Next morning's Washington Post story US got key asset out of Russia following election hacking touched all bases and also tried hard to implicate Trump. It confirmed as the time frame for the decision to carry out the exfiltration and also mentioned the president's talk with Lavrov in May , though the meeting itself was not cited as the reason for the move. As Taibbi observes, "So why mention it? The Russians have denied that Smolenkov was an important official and have insisted that the whole story might be something of a fabrication.

And the alleged CIA handling of the claimed top-level defector somewhat bears out that conclusion. Normally, a former top spy is resettled in the US or somewhere overseas in a fake name to protect him or her from any possible attempt at revenge by their former countrymen. If the Russians were truly conducting a mole hunt that endangered Smolenkov it may have been because the US media and their anonymous intelligence sources have been bragging about how they have "penetrated the Kremlin.

In that article , the author describes how CIA Director John Brennan secured a "feat of espionage" by running spies "deep within the Russian government" that revealed Russia's electoral interference. So, the Smolenkov story has inconsistencies and one has to question why it was deliberately leaked at this time. The only constant in the media coverage is the repeated but completely evidence-free suggestion that the mole was endangered and had to be removed because of Donald Trump's inability to keep a secret.

One has to consider the possibility that the story has been leaked at least in part due to the continuing effort by the national security state to "get Trump. Highly recommended is former weapons inspector Scott Ritter's fascinating detailed dissection of Smolenkov's career as well as a history of the evolution of CIA spying against Russia.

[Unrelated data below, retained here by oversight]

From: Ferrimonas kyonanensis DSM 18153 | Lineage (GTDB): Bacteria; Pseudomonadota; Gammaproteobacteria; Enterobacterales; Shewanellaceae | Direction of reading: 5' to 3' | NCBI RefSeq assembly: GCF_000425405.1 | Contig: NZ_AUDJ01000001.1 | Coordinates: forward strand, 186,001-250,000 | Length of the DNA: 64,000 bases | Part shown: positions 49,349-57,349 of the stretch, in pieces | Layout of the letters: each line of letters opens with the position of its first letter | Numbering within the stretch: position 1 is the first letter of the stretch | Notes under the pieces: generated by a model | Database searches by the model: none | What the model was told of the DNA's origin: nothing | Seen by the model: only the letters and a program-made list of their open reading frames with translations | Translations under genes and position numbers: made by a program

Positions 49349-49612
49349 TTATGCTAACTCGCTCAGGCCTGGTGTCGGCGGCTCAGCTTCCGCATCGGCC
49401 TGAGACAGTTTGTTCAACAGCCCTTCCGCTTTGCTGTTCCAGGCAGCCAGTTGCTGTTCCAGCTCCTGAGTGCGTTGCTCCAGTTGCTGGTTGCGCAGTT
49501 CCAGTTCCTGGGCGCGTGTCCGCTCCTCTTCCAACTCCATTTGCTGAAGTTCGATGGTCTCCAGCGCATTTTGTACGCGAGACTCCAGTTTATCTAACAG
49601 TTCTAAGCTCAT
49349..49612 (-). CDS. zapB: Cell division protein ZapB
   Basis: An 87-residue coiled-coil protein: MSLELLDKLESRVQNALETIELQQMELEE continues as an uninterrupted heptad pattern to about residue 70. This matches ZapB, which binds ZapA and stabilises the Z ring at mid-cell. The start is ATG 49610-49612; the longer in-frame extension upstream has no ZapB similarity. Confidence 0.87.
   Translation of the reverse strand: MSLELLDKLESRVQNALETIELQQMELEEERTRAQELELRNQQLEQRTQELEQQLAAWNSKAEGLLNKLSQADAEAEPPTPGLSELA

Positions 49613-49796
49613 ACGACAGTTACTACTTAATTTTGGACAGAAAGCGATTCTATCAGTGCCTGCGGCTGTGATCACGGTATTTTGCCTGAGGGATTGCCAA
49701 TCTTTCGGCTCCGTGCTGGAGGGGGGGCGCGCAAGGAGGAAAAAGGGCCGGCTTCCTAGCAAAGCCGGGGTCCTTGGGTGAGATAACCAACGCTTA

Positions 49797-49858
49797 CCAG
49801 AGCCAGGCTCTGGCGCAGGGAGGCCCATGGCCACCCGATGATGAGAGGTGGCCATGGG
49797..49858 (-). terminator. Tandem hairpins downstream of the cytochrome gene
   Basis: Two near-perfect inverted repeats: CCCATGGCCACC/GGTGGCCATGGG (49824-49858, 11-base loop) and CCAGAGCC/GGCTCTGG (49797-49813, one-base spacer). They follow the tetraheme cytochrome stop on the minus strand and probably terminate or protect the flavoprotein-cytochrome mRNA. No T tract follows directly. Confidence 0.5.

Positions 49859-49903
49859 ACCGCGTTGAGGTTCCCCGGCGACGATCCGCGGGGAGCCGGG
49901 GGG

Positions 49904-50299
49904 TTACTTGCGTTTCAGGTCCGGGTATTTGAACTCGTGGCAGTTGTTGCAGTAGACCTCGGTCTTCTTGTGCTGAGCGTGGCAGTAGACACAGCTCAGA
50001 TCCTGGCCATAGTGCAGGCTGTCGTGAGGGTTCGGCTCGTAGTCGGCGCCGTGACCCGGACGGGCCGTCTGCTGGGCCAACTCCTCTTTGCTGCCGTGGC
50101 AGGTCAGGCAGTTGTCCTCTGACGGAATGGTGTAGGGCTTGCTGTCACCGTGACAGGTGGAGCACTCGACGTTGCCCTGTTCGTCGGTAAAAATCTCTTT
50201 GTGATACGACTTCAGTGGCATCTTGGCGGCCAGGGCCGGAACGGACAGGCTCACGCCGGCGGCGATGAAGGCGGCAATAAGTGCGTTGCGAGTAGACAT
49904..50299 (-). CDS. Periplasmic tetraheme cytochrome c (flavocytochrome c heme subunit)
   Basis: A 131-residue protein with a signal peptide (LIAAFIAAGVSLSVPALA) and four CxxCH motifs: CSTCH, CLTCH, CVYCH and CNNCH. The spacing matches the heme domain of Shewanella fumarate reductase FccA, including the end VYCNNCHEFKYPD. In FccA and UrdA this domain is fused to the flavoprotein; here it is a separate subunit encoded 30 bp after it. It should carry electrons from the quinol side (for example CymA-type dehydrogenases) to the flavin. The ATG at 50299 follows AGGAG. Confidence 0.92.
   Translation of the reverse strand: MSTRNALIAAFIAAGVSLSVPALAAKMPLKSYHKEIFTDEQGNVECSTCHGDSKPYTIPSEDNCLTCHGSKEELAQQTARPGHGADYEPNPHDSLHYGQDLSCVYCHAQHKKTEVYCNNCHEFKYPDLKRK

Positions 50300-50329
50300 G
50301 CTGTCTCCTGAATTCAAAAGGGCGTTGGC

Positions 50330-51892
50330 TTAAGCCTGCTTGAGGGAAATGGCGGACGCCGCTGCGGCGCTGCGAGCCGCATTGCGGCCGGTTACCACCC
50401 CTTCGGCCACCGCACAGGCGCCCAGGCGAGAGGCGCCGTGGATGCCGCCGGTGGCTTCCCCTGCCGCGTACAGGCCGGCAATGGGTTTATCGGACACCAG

Scott speculates on why the leak of the story took place at all, examining a number of scenarios along the way. Smolenkov, who, according to former CIA officer Larry Johnson, has oddly never been polygraphed to establish his bona fides , might have been a double agent from the start, possibly a low level functionary allowed to work for the Americans so the Russian FSB intelligence service could feed low level information and control the narrative. It is a "dirty secret" within the Agency that many agents are recruited by case officers for no other reason than to enhance one's career.

Such agents normally have no real access and provide little reporting. Or alternatively, Smolenkov might have been someone who was turned after recruitment or a genuine agent who was trying to respond to urgent demands from his controller in Washington, who was de facto John Brennan, by producing a dramatic report that was basically fabricated. Or the story itself might be completely false, an attempt by some former and current officials at CIA to demonstrate a great success at a time when the intelligence community is under considerable pressure.

Scott also believes, as do I, that the story was leaked because John Brennan and his associates knew that they were deliberately marketing phony intelligence on Russia to undermine Trump and are trying to preempt any investigation by Attorney General William Barr on the provenance of the Russiagate story. If it can be demonstrated somehow that the claims of Kremlin interference came from a highly regarded credible Russian source then Brennan and company can claim that they acted in good faith.